Tuesday, September 16, 2014

Evolution of a Theme

It goes without saying that the Legend of Zelda series is one of the longest running adventure game franchises ever.  Spanning nearly seven generations of console hardware and over a quarter century of real history, the tale of a boy garbed in green is perhaps the quintessential example of Joseph Campbell's The Hero's Journey in video game form.  Because of it's legacy, I think Zelda deserves the "Legend of" namesake in the title.  The question is though...can a legend evolve?

Based on what little we've all seen thus far, the Wii U iteration of Zelda looks promising.  Despite the limited power of Nintendo's current platform, the development team has shown that they are able to produce impressive visuals through stylish art rather than pixel and polygon counts.

"Zelda should be more like the Dark Souls!" was a comment I often saw and heard on the internet in the wake of Skyward Sword.  I even suggested the same idea in this very blog site several years ago.  In hindsight though, I don't think Zelda would do well copying from another similar franchise whole cloth.  Instead a new Zelda needs to borrow from a lot of places at once in order to be successful.

Interconnected open world locals have already been mentioned by the game's producer, Eiji Aonuma.  Along with that, I think environmental/visual storytelling is a good match since Zelda has never really benefited from lengthy dialogue sequences.  Still...keeping to text boxes would be better that trying to introduce voice acting to the series.  If there is anything I've learned from playing the Banner Saga, it's that reading what people say is still a perfectly viable way to tell a story.

Music in Zelda has made steady improvements over the years (as the video bellow clearly illustrates):    

I think the next step would be to upgrade to a full symphony orchestra (like this one used to celebrate the 25th anniversary of the franchise).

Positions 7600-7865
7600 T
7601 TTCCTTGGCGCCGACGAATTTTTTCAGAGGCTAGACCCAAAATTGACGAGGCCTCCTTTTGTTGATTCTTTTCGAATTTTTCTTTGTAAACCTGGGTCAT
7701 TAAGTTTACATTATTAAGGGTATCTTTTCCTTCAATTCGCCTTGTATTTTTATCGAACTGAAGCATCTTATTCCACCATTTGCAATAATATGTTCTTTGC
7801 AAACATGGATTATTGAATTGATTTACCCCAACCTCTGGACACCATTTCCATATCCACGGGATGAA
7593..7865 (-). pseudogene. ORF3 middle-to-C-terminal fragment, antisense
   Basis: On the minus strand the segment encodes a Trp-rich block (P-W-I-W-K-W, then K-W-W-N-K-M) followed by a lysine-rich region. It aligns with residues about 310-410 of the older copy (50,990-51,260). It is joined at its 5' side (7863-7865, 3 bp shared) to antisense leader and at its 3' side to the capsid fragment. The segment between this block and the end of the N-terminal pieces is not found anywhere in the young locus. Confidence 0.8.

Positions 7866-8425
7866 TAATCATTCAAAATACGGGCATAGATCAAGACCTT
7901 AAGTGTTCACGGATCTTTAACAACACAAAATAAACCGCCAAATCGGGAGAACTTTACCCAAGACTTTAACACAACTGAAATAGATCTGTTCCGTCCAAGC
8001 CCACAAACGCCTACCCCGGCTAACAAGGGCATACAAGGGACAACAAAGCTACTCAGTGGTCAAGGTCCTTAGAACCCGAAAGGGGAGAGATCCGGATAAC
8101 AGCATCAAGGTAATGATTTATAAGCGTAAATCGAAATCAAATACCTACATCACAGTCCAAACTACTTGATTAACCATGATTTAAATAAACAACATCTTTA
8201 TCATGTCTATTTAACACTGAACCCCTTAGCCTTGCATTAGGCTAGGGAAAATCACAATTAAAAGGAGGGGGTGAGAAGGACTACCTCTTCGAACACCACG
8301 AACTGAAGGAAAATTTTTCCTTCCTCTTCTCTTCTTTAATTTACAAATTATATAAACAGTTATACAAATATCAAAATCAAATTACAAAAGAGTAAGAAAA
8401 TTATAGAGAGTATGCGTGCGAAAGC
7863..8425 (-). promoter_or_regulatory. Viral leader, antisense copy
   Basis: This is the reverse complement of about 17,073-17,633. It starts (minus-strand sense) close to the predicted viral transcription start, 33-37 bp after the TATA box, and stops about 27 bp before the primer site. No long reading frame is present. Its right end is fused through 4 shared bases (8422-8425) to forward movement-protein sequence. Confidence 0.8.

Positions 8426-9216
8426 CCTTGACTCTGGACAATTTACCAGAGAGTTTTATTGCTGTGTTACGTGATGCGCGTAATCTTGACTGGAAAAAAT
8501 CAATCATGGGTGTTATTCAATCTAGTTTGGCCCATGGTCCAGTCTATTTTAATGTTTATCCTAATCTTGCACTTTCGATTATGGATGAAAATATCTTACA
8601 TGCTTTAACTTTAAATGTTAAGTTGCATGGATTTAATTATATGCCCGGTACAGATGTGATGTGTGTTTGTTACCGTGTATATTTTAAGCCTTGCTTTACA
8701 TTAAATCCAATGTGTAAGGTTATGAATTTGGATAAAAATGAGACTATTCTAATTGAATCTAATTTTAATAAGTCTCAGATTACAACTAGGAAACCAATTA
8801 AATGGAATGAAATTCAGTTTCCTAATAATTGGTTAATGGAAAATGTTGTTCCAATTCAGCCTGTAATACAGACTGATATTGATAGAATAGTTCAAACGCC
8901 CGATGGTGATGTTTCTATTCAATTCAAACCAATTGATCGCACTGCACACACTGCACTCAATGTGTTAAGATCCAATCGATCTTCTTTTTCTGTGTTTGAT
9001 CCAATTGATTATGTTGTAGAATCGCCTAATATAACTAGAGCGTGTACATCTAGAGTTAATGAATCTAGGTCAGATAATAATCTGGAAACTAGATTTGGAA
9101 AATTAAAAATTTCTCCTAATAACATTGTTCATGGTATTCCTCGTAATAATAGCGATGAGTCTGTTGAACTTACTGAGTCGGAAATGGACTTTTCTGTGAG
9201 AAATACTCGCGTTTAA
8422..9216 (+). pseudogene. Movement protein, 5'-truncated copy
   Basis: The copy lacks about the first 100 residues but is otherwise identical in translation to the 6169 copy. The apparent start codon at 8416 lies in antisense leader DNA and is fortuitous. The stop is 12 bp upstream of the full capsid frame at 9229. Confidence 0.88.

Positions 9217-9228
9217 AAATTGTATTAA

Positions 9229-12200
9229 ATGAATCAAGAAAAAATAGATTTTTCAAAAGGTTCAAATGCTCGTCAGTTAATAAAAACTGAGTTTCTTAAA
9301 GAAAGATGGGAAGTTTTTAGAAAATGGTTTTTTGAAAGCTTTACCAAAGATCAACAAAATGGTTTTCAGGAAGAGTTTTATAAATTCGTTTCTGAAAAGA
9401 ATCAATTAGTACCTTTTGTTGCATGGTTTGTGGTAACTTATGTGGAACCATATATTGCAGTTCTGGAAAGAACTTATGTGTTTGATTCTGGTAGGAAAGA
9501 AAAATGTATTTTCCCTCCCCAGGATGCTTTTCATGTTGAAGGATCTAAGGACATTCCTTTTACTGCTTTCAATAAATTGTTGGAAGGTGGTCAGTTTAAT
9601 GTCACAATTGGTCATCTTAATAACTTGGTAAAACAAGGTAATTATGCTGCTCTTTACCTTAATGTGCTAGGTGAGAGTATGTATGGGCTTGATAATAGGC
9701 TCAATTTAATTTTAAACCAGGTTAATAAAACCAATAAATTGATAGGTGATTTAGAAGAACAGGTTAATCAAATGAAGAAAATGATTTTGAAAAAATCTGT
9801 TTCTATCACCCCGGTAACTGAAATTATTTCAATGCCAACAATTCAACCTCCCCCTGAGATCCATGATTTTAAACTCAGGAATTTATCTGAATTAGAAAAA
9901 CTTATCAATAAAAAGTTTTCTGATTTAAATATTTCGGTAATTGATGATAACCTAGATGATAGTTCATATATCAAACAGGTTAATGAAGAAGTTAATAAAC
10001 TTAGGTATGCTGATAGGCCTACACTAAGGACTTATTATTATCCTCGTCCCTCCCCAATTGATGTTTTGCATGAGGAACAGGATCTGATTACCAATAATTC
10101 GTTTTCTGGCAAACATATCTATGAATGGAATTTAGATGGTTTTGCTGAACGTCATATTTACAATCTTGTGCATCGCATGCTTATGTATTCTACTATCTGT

Eiji Aonuma also mentioned in an interview that many younger members of the development team have strong reservations about what a Zelda game should and shouldn't be.  Not knowing the details, I can't comment on what has been suggested thus far, but off the top of my head, I think it would be wise to avoid the RPG tradition of stat based numerical progression, as well as extremely gimmicky boss battles.  Then there is the excessive amount of hand holding that, in truth, could easily be avoided by simply including yes/no prompt at the beginning of the game that asks, "Have you played a Zelda game recently?"

Speaking of choices, it sounds like the player will have to make a lot of in-game decisions about where-to-go and what-to-do.  Especially since simultaneous events will be occurring in Hyrule.  For me, these welcome additions should tie nicely into the theme of player freedom (which is itself a callback to the original NES titles).

Exploration and the feelings of mystery, suspense and wonder are what originally drew me to the series.  Varying mixtures of triumph and terror are what have kept me interested even after all these years.  In some ways the development of the Zelda franchise is a reflection of the events in the games themselves.  Will the triforce of new ideas, old ideas and fun ideas be united once again?  Or will this next entry fragment fans like we've seen in the past?  I can't say for certain, but I do know that if the legend does continue it must evolve in order to endure the tests of time.

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